I had a look at a couple of models and finally decided on the Samsung galaxy tab 8.9. There are several reasons for this but I won’t bore you with the details of my research.

I opted for an Android powered device because I am really fond of the operating system. I have even gone as far as buying my first Android Apps powered application. The application in question is PrinterShare. A must for any serious android user. I used the free version of the app for about a week and after some thought I decided to purchase the full version. The price was R100 which totally worked for my pocket.

The main reason I got the tablet was so that I can have a light, powerful, QWERTY device that I can modify to my hearts content. Obviously after unpacking it I had to see if I could get Icecream Sandwich working on it because the Samsung comes with Honeycomb by default. After a little playing I got it up and running on my tablet. Man oh man, Icecream Sandwich really looks sexy on this little bitch. Unfortunately, it was a little on the unstable side so I opted back for Honeycomb. I cannot wait for them to sort the teething problems out so that Samsung can release an official release.

Oh, it seems that I have to cut this post short as my godkids are finally done with their homework and their uncle has promised them a swim in his pool.

Which reminds me, another reason for the tablet is total internet freedom.

Well, they just jumped in and I gotta join. To be continued…

Gigabyte 3D Mercury Chassis

I got my i7 a couple of months ago and with it, a stock standard heat-sink with the stock standard fan.

My chassis (Gigabyte Aurora 3D) is far from small. All in all, it is a very decent computer chassis. Lots of space, clear paths for air and not a far way from pretty, either. This chassis has served me really awesomely the past couple of years. My dev PC specs are:

  • Gigabyte Z68X-UD4-B3 Motherboard
  • Intel i7 2600 3.7GHz CPU
  • 16GB DDR3 Memory
  • 9 x 2TB Data & 1 x 500GB O/S drive
  • nVidia GTX285 GPU
  • Secondary PCI Yamaha Sound Card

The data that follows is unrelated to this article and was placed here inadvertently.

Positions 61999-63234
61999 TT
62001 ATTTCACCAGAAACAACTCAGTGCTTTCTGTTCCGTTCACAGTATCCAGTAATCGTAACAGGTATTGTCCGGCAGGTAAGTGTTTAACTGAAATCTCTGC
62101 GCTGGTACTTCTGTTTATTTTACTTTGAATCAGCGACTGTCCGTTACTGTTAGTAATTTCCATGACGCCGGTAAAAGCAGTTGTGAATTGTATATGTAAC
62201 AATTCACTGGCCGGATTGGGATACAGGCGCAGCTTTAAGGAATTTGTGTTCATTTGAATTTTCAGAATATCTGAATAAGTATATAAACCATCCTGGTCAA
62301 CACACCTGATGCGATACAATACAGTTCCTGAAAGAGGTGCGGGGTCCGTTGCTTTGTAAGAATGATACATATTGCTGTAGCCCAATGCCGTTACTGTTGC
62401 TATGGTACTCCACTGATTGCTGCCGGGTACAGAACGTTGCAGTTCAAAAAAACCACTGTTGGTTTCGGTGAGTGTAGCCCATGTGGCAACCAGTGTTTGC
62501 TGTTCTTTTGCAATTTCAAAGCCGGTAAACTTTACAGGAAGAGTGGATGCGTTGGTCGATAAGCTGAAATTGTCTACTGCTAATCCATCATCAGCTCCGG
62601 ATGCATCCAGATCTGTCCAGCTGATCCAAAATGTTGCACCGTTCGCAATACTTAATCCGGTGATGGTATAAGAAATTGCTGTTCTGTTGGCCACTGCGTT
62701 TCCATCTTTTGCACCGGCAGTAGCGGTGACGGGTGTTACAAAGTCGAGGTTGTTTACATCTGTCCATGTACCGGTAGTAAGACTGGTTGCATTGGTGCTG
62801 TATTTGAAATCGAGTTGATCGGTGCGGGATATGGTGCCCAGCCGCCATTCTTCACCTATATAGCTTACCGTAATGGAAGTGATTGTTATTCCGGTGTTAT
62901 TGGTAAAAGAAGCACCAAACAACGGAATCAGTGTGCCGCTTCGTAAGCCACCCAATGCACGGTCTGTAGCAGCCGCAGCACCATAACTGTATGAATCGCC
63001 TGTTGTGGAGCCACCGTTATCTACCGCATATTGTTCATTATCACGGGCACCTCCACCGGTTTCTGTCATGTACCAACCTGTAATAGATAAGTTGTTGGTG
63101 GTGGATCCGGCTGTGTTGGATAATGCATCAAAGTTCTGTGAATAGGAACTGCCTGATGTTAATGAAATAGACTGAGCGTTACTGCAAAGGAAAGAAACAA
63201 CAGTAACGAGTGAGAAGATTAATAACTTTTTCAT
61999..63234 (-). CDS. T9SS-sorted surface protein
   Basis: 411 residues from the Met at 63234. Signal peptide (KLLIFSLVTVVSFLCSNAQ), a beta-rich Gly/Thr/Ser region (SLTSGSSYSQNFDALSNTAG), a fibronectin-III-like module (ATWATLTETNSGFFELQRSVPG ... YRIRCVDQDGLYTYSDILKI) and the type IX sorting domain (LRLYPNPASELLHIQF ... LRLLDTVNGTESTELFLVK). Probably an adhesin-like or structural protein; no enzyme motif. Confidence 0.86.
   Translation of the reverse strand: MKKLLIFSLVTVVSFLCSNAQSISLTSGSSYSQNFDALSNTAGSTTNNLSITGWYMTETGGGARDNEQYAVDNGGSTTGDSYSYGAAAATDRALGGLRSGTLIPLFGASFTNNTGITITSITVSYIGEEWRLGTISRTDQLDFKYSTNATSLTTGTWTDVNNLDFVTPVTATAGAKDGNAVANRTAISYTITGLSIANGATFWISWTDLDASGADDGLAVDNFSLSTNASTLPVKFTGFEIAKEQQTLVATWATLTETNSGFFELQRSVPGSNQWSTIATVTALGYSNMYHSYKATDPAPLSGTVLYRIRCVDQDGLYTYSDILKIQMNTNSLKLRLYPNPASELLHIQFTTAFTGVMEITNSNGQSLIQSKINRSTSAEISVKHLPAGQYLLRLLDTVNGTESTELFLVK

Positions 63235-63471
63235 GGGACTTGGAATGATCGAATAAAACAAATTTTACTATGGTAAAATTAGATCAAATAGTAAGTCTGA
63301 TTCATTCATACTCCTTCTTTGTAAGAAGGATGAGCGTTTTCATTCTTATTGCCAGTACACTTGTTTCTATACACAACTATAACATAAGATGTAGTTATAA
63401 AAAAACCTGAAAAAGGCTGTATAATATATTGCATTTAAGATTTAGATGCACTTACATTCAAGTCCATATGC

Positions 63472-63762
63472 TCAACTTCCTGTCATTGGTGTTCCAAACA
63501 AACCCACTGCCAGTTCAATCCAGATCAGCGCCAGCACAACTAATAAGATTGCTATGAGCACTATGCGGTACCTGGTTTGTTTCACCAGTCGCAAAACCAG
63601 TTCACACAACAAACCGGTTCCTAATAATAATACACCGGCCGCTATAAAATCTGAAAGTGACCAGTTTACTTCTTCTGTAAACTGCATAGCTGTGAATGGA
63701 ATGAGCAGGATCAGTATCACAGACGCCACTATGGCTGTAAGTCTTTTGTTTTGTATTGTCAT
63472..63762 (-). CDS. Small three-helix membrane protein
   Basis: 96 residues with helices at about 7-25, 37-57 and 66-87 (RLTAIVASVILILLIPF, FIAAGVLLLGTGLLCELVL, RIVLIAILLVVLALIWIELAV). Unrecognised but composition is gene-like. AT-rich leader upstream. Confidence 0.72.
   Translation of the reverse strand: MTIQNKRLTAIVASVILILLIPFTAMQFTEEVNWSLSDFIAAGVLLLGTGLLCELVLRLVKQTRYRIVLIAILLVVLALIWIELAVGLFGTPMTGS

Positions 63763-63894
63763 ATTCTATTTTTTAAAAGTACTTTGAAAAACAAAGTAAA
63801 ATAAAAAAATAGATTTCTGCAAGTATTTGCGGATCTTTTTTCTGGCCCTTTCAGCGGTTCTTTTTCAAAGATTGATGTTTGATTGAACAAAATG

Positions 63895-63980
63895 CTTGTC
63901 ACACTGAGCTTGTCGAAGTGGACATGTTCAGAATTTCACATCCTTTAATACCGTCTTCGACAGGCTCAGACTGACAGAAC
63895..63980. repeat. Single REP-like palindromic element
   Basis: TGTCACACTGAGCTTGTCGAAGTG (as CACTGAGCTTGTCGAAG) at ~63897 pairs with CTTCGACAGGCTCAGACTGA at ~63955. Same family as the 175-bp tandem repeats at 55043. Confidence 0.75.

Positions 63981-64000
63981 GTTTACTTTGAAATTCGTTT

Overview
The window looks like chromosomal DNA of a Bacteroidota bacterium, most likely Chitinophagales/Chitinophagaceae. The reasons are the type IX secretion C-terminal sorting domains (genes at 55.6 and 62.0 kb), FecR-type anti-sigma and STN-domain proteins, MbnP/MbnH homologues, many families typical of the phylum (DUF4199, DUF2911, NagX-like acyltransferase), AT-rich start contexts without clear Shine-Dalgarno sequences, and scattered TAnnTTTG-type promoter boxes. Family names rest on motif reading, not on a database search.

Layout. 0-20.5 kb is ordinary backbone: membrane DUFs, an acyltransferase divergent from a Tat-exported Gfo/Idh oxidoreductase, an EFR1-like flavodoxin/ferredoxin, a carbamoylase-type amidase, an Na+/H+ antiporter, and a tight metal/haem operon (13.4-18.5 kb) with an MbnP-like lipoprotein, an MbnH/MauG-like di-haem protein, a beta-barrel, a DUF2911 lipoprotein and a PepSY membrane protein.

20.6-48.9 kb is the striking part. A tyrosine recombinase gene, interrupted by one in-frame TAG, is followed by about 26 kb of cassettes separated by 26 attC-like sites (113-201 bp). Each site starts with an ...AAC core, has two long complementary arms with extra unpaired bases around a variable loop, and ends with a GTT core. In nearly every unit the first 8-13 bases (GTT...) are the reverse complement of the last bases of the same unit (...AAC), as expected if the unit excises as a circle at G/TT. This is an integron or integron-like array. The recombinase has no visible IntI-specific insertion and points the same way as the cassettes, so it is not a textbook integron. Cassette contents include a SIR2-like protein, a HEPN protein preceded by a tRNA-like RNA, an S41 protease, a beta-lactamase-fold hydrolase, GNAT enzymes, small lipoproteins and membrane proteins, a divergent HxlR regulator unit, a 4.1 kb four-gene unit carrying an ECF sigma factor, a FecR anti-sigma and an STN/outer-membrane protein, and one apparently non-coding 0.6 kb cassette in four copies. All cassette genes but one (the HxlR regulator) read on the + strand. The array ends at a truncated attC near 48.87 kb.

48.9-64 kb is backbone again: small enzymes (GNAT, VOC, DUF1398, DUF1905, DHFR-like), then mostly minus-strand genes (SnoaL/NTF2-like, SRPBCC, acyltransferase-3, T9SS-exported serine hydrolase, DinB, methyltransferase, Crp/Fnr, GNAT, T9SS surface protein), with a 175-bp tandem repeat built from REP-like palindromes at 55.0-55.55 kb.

• Blu-Ray Optical Drive
  • 2 x 24″ Samsung BX2450 LED (L/R side screens)
  • 1 x 40″ Sony Bravia CX52|40 (Main/Middle Screen)


That’s without the power supply and chassis. The old chassis was a Gigabyte Aurora 3D chassis. I’ve always been a firm believer of Dry Cooling when it comes to computers. Sure, liquid cooling has been around for a while but I’ve never really trusted it. However, since I’ve gotten the i7 my CPU use to idle at roughly 70-85 degrees Celsius. This is obviously an insane heat for an idle CPU. When I play push the box it shoots up to 90-101 degrees Celsius. Fast forward to the weekend past and I came to the conclusion. It’s time for a liquid cooling solution as the dry cooling isn’t cutting it.

I started my research on-line to see what was available. The chassis I wanted was unfortunately 11k, which I would rather spend on strippers than my computer.

After some scratching, I decided on the Gigabyte 3D Mercury chassis. This chassis included a liquid cooling solution. I placed the order yesterday morning and 3k later I had my chassis. I finally got home from work, more excited than a paedo at a pre-school, itching to build my pc into my new box.

2 hours and 2 blunts later I had the case built. I figured that, I might as well show the world my new chassis. So, without further ado, here’s the pics:

[nggallery id=6]

No detailed maps found that support routing – Nuvi

I ran into this problem last week.

Here’s the solution:

To install this, please follow the steps below;

Unlock code: They gave the unlock code.

Windows computer:

1) Right click your mouse on the desktop of your computer, then select “New“, then select “Text Document“. This will place a new text document icon on your desktop
2) Double click on the newly created Text Document icon on the desktop to open the text document window
3) Copy the above unlock code into the document.
4) Click “File”, then “Save as
5) In the “Save as” dialogue box, change the file name to gmapprom.unl 
6) Change the “Save as type” to “All files“, then save the document and close it
7) You should see the file “gmapprom.unl” on your desktop as an icon
8 ) Right click on the gmapprom.unl file on the desktop and then select “copy
9) Plug your Garmin device into your computer and then open “My Computer” or “Computer” This will show the devices attached to the computer
10) Double click on the Garmin or Nuvi drive to access the files on the GPS.
11) Right click on the Garmin folder and then select “paste” to past the gmapprom.unl file into the Garmin file folder.
12) Safely disconnect your Garmin device from the computer electronically before disconnecting the cable.
13) Disconnect the USB cable, then power the GPS on…..

Any questions? Drop me a mail.